Why Giving Away Thousands Of Free Books Is A Good Thing

While on the surface the following may seem to be a KDP Select success story, it’s actually something a little more important than that: a testament to the power of determination, and proof that even the most niche of books can be a self-publishing success story, a book that every agent in the UK said there was no market for. I first met Tony James Slater at a conference almost exactly two years ago. Given that it was quite a, cough, liquid affair, neither of us remember much about the encounter, other than we were both in a similar position: we had a finished book with which were desperately trying (and failing) to elicit interest. And we were both getting knocked Read More…

Print Editions, Mailing Lists, Special Offers, Donations & Ad Spots

A number of questions have been popping up by email and in the comments – topics I’ve alluded to here but haven’t gone into much detail. I’m going to run through them quickly today: print editions, mailing lists/newsletters, running a sale, PayPal donations, and ad spots on reader sites and book blogs. Let’s Get Physical As you might have guessed by the above pic, my first print edition has been foisted onto the world. If any of you are interested in purchasing A Storm Hits Valparaiso in paperback, North American readers can get it from Amazon (those in the US can also purchase from Barnes & Noble), and international readers are advised to buy from The Book Depository (who are excellent), Read More…

Print Editions, Mailing Lists, Special Offers, Donations & Ad Spots

A number of questions have been popping up by email and in the comments – topics I’ve alluded to here but haven’t gone into much detail. I’m going to run through them quickly today: print editions, mailing lists/newsletters, running a sale, PayPal donations, and ad spots on reader sites and book blogs. Let’s Get Physical As you might have guessed by the above pic, my first print edition has been foisted onto the world. If any of you are interested in purchasing A Storm Hits Valparaiso in paperback, North American readers can get it from Amazon (those in the US can also purchase from Barnes & Noble), and international readers are advised to buy from The Book Depository (who are excellent), Read More…

Amazon Is Creating Competition, Not Killing It

The big topic (again) seems to be whether Amazon is a monopoly, or is heading in that direction, and whether they should be “stopped” (although, I’m never quite sure what that entails exactly). Barry Eisler dealt with this fear, rather conclusively, back in October in a guest post on Joe Konrath’s blog. But lately, the hysteria has been ratcheted up a notch by Mike Shatzkin’s sensible prediction that Amazon will soon be responsible for 50% of most publisher’s sales (I can’t link to Mike’s original piece at the moment, there seems to be a problem with his site, but Passive Guy quotes the main points). The Author’s Guild now has Amazon firmly in their sights. An article at the end of Read More…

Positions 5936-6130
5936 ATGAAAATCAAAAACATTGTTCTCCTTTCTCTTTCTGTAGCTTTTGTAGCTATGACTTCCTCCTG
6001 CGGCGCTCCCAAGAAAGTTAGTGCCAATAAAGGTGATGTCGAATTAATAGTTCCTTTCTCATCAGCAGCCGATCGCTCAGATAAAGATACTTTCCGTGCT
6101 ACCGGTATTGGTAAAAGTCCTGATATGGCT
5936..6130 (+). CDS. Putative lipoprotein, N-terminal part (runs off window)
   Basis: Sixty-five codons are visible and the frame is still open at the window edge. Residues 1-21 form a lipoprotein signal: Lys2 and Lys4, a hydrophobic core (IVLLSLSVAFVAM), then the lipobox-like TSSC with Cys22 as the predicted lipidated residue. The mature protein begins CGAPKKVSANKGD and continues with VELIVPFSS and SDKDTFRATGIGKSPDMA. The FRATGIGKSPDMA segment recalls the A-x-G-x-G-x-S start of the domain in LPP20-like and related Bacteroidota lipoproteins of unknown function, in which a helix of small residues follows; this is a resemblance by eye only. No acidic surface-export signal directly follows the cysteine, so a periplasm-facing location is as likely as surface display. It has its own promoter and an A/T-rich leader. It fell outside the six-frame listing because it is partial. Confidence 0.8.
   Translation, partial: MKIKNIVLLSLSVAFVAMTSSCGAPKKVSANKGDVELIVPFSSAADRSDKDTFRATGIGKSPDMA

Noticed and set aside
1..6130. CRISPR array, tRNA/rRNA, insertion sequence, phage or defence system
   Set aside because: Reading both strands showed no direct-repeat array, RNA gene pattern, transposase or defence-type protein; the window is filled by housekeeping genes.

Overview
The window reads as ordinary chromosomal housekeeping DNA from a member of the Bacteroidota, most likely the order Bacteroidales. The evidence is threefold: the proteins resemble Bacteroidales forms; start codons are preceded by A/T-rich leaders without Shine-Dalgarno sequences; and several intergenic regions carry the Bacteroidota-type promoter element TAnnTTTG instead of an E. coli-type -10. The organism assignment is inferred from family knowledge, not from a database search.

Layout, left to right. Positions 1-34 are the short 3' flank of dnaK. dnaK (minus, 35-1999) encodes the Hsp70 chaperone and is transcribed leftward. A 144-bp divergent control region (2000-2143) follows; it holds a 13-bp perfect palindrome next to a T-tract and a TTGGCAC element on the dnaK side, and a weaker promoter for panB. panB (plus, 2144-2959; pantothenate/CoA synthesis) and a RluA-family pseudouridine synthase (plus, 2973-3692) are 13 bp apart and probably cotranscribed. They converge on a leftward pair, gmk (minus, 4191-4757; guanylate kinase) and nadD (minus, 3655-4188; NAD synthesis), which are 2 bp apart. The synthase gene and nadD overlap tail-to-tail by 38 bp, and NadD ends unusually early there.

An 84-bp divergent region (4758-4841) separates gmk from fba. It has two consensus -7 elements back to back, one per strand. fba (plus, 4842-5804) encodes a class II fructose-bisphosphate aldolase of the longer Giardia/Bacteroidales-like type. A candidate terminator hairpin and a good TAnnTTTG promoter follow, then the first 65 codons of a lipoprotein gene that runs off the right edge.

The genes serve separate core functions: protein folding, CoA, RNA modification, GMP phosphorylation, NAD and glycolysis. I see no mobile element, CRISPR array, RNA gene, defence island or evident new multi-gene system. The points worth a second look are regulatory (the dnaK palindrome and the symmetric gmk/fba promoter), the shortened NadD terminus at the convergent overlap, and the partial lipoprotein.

Comprehensive Self-Publishing Survey – Please Participate!

The average self-publisher sells 100 books. Or is it 200? And is that in a year? Or is it over the lifetime of the book? The problem is, we have no idea at all, no way of measuring how we are doing. Any “hard” numbers we have about self-publishing are either hopelessly out of date, or use (very) imperfect measures, such as the number of ISBNs registered in a given year, and then number of print editions bearing those ISBNs sold in outlets captured by Neilsen Bookscan. This is problematic for a number of reasons. The most glaring is that a self-publisher could sell thousands and thousands of books without every getting an ISBN or creating a print edition (and Read More…

A Straight Writer of Gay Romance? Interview With Swedish Author Niklas Leavy

I first met Niklas Leavy just over a year ago. At the time, I was still querying, and he was working on a book – hitting me for information on US agents and how to approach them. Niklas had some success on the traditional path, but that was in Sweden (and writing in Swedish). This time he was writing in English, and that publication credit wasn’t going to open too many doors in Manhattan. Fast forward one year, and Niklas has self-published his first book in English. As you will see from the interview below, his situation is quite unique. I spoke with Niklas over a few days in Google Docs, and I think you will find this very interesting. *** Read More…